The Speeches of Fannie Lou Hamer: To Tell It like It Is

By Hogan, Wesley | The Journal of Southern History, August 2012 | Go to article overview

The Speeches of Fannie Lou Hamer: To Tell It like It Is


Hogan, Wesley, The Journal of Southern History


The Speeches of Fannie Lou Hamer: To Tell It Like It Is. Edited by Maegan Parker Brooks and Davis W. Houck. Margaret Walker Alexander Series in African American Studies. (Jackson: University Press of Mississippi, 2011. Pp. xxxii, 221. $38.00, ISBN 978-1-60473-822-3.)

It always seems easier for those of us in the chattering classes to recognize brilliance when someone is literate, middle-class, and speaking what my mother called the King's English. However, it takes the average modem culture decades, and sometimes centuries, to recognize an unlettered genius in its midst. Fannie Lou Hamer described herself as hailing "from the ruralest of the ruralest, poorest of the poorest U.S.A." (p. 75). She did not receive formal education growing up in the Mississippi Delta. Yet by the time she turned fifty, she had acquired enough political experience and knowledge to beat Lyndon B. Johnson in a television duel, lead the charge to haul the Democratic Party into line with the U.S. Constitution, and recruit thousands of young people into the twentieth century's most important political movement. Her life's work has been deftly chronicled by historians Chana Kai Lee and Kay Mills. The Speeches of Fannie Lou Hamer: To Tell It Like It Is goes further; it makes a decisive contribution to Hamer studies by rescuing from dusty archive shelves and attic corners recordings of twenty speeches Hamer made between 1963 and 1976 and transcribing them in this edited collection.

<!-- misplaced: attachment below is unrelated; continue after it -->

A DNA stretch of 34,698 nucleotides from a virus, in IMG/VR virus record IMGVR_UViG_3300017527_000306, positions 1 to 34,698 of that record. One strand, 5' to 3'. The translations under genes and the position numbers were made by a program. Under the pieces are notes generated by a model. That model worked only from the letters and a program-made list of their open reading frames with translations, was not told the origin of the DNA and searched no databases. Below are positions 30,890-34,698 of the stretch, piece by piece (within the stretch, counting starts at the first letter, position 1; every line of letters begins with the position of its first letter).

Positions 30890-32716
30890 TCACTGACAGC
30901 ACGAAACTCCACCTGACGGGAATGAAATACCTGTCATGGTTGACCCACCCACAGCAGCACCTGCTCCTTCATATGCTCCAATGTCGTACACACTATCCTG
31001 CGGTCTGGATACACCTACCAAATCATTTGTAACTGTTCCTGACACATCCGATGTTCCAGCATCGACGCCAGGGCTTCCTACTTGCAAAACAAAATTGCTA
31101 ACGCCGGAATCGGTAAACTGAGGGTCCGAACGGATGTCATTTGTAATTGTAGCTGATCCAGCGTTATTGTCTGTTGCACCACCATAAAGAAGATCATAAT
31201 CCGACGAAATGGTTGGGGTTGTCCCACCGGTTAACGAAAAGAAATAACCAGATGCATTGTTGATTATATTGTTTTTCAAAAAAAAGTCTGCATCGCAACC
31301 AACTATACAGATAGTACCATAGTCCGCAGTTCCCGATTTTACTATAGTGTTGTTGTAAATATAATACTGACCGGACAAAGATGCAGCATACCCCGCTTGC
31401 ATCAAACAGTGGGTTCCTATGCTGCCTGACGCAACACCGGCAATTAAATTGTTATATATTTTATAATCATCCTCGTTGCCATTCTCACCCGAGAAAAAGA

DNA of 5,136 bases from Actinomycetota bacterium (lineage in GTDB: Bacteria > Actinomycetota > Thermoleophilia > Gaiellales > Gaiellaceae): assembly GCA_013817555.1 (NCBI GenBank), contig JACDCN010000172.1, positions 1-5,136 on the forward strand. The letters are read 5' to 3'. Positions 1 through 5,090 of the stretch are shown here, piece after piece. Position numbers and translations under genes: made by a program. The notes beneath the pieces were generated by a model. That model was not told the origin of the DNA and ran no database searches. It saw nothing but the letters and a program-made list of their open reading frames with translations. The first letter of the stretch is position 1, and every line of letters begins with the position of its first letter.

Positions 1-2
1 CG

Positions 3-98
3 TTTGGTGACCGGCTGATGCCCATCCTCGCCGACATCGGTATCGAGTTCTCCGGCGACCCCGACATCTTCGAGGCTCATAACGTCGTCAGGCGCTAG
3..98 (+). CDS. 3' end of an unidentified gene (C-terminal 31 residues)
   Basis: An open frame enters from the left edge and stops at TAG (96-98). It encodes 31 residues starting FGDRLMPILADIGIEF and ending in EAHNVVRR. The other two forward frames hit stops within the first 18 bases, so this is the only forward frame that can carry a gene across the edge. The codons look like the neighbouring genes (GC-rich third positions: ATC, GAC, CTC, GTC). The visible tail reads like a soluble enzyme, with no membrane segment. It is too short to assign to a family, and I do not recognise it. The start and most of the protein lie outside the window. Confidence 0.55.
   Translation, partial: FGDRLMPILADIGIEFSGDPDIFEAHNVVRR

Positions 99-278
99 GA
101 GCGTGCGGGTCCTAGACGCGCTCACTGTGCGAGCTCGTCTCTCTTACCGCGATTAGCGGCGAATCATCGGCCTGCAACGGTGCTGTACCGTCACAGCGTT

And we in the fields of U.S. history need Hamer studies every bit as much as we need Thomas Jefferson, Martin Luther King Jr., and Malcolm X studies. Yes, her speeches will be excellent sources for rhetoric courses, African American and women's history courses, and courses on the post-1945 world. But listen to Hamer reframe Malcolm X in December 1964, or the Vietnam War in 1969, or international human rights in 1971, and suddenly she appears a giant on the twentieth century's stage. …

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